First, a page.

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'WILL YOU STILL NEED ME, WILL YOU STILL FEED ME, WHEM I'M 64?'

Nov. 26, 1984
Nov. 26, 1984

Table of Contents
Nov. 26, 1984

San Francisco
College Basketball 1984-1985
College Football

'WILL YOU STILL NEED ME, WILL YOU STILL FEED ME, WHEM I'M 64?'

What's so hot about the Top 20 anyway, Coach? You don't have to live anywhere near that neighborhood to get invited to the party of the year. Give your point guard time to complete that quantum mechanics project he's so hot on. Send your big hosses to Grenada for the winter. Get yourself on the guest list for the Bing-Bob-Glen-Andy-Crosby-Hope-Campbell-Williams pro-am. Just be back here with your kids in March. There'll be room for almost everybody now that the NCAA has increased its field by 11 teams to 64.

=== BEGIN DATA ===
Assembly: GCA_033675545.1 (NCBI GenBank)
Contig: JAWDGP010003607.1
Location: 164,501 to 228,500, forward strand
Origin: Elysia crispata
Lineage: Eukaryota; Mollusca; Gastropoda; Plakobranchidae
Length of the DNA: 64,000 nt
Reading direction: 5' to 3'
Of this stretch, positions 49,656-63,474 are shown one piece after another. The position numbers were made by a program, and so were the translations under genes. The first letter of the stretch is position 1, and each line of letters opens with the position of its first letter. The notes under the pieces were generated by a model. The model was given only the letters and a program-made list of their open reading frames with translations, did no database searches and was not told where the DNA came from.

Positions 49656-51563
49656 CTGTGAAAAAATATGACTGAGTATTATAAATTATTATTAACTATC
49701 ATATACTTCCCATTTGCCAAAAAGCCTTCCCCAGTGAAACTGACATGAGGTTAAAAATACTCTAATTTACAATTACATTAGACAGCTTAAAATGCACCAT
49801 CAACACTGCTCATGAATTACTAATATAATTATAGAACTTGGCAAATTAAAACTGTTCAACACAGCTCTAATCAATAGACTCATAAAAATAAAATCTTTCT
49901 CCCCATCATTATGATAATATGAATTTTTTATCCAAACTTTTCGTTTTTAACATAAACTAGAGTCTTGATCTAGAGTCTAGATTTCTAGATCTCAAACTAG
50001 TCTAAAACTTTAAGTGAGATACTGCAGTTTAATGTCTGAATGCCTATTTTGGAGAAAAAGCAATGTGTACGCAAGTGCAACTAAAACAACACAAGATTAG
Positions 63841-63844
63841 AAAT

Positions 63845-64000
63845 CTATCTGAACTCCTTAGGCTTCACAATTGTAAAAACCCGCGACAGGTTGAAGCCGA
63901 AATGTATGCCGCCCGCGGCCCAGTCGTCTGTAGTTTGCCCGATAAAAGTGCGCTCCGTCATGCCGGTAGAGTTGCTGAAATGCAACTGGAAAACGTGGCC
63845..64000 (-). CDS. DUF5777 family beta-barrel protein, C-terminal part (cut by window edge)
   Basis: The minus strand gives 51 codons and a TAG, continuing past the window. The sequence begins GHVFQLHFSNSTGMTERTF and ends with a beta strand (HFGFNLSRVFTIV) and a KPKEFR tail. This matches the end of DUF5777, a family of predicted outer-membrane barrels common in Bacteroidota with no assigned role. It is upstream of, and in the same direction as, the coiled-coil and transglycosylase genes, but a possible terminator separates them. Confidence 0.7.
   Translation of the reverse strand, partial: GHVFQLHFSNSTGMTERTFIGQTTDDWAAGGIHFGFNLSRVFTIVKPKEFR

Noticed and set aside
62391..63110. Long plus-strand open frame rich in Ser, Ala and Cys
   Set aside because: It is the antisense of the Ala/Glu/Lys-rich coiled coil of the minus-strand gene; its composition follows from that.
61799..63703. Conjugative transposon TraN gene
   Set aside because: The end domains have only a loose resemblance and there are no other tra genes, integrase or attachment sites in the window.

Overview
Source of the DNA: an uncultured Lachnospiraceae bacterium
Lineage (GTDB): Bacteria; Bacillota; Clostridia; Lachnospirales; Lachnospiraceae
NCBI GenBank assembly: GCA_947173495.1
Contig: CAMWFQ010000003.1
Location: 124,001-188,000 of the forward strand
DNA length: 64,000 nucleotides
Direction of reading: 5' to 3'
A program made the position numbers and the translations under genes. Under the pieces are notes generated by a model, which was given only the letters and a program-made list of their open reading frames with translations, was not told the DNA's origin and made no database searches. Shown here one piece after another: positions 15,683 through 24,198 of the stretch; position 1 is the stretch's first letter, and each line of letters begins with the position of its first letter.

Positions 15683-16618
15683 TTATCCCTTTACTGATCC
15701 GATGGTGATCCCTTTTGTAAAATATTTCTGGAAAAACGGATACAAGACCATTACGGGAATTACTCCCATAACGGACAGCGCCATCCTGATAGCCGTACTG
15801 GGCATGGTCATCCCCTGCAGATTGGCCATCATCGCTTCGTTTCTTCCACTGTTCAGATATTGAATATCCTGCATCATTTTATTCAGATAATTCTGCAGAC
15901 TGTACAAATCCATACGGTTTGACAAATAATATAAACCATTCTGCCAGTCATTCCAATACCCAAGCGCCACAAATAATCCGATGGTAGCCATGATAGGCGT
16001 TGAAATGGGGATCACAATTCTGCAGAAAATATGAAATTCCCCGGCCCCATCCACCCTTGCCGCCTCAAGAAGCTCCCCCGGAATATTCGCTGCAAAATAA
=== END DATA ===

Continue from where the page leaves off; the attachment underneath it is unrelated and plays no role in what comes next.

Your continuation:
This is an article from the Nov. 26, 1984 issue Original Layout

Meanwhile, you might keep one eye on (east to west):

VILLANOVA. With his Wildcats languishing at 3-7 last January, coach Rollie Massimino implored willowy forward Eddie (E-Z Ed) Pinckney to become more of a bruiser underneath. Pinckney responded, and Villanova won 16 of its last 21 games. Four starters are back, so Pinckney will be able to take it E-Zer, especially if mammoth centers Chuck Everson (7 feet, 245 pounds) and Wyatt Maker (6'11", 240 pounds) can give the Cats adequate inside play. LA SALLE is the overwhelming favorite to win the Metro Atlantic title. Five starters are still around from last season's 20-11 NIT team, including 6'6" senior forward Ralph Lewis, the Explorers' leading scorer (20.6 points per game) and rebounder (9.1). Lewis, who came to La Salle without a scholarship, has been called "the greatest walk-on since Neil Armstrong."